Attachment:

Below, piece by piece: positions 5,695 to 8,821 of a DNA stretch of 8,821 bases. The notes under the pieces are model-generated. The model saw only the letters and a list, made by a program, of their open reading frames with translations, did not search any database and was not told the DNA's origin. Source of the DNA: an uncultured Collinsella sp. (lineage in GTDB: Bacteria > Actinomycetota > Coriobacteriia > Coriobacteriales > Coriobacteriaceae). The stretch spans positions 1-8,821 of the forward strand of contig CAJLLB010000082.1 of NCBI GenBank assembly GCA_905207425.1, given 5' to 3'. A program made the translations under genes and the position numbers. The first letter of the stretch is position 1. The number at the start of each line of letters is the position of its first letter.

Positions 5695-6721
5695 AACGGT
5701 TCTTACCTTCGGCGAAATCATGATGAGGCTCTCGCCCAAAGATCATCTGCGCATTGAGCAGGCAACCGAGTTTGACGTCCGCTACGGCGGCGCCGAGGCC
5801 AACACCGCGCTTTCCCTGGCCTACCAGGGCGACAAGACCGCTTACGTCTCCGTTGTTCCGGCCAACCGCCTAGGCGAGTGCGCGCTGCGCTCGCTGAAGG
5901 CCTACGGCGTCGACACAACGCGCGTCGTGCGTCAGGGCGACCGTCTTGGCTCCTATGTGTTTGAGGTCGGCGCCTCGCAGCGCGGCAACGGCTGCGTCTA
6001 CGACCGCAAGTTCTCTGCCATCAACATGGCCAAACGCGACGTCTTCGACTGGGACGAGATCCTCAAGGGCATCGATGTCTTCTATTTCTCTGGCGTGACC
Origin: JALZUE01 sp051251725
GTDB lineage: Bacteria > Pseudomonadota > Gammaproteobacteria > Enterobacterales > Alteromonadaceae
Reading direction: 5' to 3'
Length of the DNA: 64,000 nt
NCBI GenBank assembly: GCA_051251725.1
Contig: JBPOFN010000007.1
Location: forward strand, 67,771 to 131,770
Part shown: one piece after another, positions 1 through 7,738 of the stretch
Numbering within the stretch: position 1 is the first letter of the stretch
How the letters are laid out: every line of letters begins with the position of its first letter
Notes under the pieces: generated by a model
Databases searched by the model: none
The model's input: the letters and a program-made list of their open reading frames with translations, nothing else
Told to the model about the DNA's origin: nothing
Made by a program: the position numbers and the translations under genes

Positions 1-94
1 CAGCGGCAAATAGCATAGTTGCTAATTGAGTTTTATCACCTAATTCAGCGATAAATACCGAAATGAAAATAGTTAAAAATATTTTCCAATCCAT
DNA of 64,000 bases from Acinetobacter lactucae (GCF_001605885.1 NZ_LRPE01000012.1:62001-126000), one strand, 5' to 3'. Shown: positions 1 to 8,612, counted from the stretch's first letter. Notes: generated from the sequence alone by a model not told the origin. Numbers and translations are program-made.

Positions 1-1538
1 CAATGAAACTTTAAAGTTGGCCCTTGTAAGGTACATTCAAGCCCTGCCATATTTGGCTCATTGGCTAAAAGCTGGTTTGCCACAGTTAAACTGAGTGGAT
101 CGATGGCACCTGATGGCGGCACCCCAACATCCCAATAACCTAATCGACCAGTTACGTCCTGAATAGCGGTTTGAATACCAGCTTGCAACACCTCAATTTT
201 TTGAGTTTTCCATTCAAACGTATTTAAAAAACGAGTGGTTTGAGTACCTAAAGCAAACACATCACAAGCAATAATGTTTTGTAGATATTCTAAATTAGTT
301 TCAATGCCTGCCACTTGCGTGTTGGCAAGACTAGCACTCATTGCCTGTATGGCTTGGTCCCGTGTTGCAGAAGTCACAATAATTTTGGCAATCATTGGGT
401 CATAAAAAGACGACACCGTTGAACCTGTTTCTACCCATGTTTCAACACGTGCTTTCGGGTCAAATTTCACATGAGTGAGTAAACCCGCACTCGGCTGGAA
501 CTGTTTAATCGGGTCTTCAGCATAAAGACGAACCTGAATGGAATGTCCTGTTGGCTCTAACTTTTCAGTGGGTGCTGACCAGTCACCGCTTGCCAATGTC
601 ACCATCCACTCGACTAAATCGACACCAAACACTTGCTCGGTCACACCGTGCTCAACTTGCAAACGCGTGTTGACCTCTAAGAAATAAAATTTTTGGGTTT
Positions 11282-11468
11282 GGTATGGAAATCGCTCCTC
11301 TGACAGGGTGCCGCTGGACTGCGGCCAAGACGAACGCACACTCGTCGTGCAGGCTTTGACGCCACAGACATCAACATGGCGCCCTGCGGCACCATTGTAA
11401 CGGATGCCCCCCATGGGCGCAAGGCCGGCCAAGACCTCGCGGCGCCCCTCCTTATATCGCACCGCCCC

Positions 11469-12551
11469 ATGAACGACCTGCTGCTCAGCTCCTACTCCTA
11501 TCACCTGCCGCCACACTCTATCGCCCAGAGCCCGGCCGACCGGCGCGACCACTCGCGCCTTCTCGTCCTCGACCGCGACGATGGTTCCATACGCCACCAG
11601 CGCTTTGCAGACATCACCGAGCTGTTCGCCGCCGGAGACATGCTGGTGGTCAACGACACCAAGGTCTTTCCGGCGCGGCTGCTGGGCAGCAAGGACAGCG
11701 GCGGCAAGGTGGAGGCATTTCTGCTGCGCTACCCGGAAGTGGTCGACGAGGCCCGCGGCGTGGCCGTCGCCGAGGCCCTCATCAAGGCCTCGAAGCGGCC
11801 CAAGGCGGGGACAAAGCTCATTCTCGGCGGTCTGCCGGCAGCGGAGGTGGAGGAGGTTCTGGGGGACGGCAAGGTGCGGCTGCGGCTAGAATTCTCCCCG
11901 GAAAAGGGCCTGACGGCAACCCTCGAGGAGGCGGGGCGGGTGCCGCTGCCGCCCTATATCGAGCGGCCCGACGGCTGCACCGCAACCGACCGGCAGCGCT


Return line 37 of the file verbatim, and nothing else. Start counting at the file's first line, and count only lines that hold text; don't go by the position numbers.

11401 CGGATGCCCCCCATGGGCGCAAGGCCGGCCAAGACCTCGCGGCGCCCCTCCTTATATCGCACCGCCCC